Updated: Sep 8, 2022
Until recently, I never had a PC that I could overclock. It was just a little over 15 months ago I finally managed to get a custom build desktop PC, and I really looked into what I wanted in depth before I made a decision. I literally looked at things for MONTHS before making a choice. I also called on the experience of some other squadron members, asking the questions that needed to be asked, so it's also thanks to their input.
I did that research because last time I spent money on a PC I bought a gaming laptop. It cost me about £850. This was a mistake ... well in some ways. But it was part of the learning curve that got me where I am today in terms of the PC I now have and the experience gained from it.
So I eventually reached a point where it was no longer competitive in terms of performance. Sure it did well for a while, but with an industry continually improving the products in terms of hardware capabilites and improvements to the games we play, you have to be able to keep up, and to a point you can upgrade .... Unless you have a laptop.
Despite what people might claim, you cannot, without going to a lot of effort, upgrade your gaming laptop.
There was talk a few years ago of making laptop's GPU's more upgradable, but in reality it's nowhere near as easy as pulling one out and putting another one in it's place, which for the majority of desktop users is the case.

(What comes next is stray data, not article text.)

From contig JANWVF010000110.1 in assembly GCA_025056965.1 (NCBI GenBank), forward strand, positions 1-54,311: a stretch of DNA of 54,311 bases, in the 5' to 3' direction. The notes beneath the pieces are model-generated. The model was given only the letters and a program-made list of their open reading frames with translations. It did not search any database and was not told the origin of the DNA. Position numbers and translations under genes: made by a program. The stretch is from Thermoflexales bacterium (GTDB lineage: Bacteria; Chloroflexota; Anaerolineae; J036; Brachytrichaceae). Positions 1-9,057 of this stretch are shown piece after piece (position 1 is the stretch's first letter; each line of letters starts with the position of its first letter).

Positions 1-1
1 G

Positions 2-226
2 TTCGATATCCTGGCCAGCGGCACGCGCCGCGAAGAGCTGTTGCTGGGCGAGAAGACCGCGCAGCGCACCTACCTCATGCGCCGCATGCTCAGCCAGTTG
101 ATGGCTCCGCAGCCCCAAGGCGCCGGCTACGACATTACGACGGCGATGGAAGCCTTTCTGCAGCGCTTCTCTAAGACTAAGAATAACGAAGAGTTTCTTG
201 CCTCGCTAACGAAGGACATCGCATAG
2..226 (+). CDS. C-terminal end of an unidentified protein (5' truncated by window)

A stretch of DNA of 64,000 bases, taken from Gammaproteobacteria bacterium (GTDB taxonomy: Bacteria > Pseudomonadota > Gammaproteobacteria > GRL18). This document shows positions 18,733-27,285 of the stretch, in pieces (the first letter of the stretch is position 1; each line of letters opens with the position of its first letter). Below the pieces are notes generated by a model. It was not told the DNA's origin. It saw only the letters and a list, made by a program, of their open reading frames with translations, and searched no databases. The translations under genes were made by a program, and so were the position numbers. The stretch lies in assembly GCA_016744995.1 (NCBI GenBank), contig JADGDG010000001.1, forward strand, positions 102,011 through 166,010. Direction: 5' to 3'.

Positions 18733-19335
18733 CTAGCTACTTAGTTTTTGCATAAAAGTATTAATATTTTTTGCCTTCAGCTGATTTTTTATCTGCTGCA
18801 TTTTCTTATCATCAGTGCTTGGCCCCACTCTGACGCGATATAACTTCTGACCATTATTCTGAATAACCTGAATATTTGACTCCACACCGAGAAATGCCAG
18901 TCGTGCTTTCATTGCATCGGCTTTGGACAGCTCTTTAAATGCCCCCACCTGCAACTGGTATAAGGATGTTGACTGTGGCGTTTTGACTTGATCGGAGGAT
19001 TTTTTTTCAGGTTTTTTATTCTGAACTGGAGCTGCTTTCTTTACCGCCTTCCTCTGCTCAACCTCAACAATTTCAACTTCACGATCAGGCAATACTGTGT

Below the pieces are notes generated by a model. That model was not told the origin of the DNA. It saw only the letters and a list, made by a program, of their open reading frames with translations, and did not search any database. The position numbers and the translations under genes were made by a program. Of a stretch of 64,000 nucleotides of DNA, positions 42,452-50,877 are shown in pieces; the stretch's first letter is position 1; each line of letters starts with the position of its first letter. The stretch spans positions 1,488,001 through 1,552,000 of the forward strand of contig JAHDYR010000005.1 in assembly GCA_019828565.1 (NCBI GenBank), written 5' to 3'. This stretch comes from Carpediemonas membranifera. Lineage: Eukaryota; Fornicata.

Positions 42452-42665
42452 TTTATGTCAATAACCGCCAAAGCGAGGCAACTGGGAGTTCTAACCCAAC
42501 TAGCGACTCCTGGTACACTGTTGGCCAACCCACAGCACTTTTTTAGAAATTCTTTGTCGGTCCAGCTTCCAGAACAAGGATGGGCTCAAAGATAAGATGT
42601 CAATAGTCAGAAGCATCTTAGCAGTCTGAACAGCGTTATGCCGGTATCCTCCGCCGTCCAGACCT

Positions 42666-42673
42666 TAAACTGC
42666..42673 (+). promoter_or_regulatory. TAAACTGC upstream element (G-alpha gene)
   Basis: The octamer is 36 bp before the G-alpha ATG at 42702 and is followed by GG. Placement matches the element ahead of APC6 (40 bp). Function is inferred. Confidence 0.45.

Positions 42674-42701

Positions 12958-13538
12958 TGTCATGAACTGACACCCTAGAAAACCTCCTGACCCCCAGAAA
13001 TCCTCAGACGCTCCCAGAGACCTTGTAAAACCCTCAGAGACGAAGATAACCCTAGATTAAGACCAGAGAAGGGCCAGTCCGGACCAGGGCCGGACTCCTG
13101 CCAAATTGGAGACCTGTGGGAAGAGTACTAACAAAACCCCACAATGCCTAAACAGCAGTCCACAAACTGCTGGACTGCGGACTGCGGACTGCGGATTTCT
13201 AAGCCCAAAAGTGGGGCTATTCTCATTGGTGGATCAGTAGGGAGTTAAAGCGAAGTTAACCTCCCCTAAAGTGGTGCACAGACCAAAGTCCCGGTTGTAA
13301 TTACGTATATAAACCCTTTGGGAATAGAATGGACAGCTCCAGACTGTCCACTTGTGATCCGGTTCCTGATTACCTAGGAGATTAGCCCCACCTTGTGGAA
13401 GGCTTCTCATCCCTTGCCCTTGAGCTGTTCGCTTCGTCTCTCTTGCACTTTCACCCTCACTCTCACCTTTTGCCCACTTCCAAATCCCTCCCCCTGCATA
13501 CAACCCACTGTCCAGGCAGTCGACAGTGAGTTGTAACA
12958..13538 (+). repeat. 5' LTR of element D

You can also get EGPU's, which run via pcie express slots or thunderbolt connections, but, everything I've read about them states that you'll never achieve the same performance as if the card was in a desktop.
GPU's get put into PCIE Express slots on desktops that have X16 for a reason. that's 16 lanes for data to transfer. Running an EGPU via a pcie express x4 expansion slot on a laptop is throttling performance, it's no different using one via thunderbolt.
That's why I'd never really reccomend a laptop for gaming. The other thing is that the screen is tiny and you struggle to see anything, even with a 17.3" screen like I had, and then there are refresh rates, and response rates, which are nothing like a gaming monitor. I eventually ended up buying a gaming monitor and ran it from the laptop's mini display port.
The only reason I'd say "well ok, I can see why" to someone who wants a gaming laptop is for someone who travels ... a lot ... and wants to game wherever they are. Upgradability is still an issue there.
In general terms, a desktop's processor should last you many years, providing you do buy a good one to begin with. It's mostly the GPU's and our desire for better graphics and buying better monitors that will see you replacing your GPU long before needing a CPU replacement. There are some other upgrades that you could do, but we'll go into them in another post.
I hope this article has been of use to you if you're considering whether to buy a gaming laptop or desktop. Comment below and let me know wether or not you liked this content. Please click the heart in the bottom right corner to show some love for the post.